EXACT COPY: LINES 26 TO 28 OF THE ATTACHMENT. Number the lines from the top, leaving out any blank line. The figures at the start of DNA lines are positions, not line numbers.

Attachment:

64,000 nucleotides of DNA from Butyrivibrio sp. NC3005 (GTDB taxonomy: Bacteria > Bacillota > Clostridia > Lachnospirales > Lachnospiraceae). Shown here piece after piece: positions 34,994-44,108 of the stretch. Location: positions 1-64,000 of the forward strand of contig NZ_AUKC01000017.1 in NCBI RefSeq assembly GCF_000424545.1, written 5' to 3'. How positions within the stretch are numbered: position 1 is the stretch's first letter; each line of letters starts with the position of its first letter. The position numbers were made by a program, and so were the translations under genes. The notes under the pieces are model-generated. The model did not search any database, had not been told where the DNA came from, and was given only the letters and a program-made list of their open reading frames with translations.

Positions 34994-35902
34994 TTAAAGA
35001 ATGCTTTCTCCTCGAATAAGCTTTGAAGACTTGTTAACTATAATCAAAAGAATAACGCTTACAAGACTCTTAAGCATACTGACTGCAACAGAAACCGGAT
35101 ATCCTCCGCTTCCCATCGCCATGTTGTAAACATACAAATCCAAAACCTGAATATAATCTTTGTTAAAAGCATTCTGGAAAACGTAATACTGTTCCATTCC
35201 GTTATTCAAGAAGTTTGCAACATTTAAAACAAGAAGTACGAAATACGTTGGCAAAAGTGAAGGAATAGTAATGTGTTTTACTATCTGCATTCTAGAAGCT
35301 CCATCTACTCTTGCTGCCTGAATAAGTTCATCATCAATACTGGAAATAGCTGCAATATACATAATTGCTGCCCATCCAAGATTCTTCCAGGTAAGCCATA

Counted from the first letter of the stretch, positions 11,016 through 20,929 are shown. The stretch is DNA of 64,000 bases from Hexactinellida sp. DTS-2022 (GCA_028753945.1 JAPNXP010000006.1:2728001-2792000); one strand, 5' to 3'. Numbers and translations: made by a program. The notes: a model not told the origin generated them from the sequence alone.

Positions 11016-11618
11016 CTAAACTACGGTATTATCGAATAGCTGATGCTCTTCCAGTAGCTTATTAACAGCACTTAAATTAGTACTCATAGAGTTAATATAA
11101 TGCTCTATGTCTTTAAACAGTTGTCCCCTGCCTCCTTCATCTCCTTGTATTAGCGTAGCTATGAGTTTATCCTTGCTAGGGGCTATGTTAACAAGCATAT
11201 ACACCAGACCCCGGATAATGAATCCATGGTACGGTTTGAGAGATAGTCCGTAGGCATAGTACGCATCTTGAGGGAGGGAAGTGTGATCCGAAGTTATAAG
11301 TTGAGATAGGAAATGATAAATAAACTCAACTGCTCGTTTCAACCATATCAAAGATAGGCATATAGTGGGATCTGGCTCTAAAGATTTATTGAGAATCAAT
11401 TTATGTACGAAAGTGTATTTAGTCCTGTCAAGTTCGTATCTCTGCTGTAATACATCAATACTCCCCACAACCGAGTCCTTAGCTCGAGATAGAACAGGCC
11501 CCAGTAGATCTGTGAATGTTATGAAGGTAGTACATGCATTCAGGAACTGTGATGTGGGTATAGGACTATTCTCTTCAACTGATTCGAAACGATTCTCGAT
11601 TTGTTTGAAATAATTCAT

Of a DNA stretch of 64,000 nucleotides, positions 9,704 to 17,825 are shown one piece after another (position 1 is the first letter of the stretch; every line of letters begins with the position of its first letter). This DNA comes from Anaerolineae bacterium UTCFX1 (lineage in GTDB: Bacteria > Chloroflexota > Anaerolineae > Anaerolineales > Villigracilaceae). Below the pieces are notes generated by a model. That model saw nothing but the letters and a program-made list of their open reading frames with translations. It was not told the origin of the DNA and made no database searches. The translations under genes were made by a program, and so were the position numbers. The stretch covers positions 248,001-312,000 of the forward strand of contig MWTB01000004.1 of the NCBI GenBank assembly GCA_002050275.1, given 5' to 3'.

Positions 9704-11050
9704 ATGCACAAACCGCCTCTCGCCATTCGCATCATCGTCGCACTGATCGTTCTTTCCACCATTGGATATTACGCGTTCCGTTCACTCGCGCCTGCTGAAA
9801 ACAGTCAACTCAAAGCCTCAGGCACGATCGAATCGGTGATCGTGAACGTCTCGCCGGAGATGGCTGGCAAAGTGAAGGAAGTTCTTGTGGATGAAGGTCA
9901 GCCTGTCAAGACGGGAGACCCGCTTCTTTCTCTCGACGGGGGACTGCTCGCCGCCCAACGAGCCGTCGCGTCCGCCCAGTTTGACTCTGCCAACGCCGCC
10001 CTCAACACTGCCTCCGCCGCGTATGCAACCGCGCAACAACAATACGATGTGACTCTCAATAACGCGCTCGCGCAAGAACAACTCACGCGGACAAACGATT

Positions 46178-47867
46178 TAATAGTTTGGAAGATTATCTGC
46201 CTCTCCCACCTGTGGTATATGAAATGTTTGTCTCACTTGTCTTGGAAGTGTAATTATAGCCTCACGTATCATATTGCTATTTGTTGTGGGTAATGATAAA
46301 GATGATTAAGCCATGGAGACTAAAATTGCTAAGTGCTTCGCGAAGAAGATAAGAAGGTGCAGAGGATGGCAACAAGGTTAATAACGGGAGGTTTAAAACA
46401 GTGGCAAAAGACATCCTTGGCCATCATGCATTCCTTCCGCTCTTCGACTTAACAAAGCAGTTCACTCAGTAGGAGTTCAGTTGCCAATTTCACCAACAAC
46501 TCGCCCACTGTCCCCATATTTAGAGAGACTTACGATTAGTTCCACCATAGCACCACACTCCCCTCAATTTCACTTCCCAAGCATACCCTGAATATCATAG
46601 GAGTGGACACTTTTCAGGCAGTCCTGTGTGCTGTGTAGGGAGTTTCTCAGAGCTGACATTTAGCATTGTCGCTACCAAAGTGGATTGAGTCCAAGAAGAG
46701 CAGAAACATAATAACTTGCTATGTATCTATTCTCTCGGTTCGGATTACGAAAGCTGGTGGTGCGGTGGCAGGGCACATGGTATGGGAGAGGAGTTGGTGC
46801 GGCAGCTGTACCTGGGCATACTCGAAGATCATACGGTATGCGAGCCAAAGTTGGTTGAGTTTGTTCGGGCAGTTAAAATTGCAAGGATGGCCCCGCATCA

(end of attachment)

46301 GATGATTAAGCCATGGAGACTAAAATTGCTAAGTGCTTCGCGAAGAAGATAAGAAGGTGCAGAGGATGGCAACAAGGTTAATAACGGGAGGTTTAAAACA
46401 GTGGCAAAAGACATCCTTGGCCATCATGCATTCCTTCCGCTCTTCGACTTAACAAAGCAGTTCACTCAGTAGGAGTTCAGTTGCCAATTTCACCAACAAC
46501 TCGCCCACTGTCCCCATATTTAGAGAGACTTACGATTAGTTCCACCATAGCACCACACTCCCCTCAATTTCACTTCCCAAGCATACCCTGAATATCATAG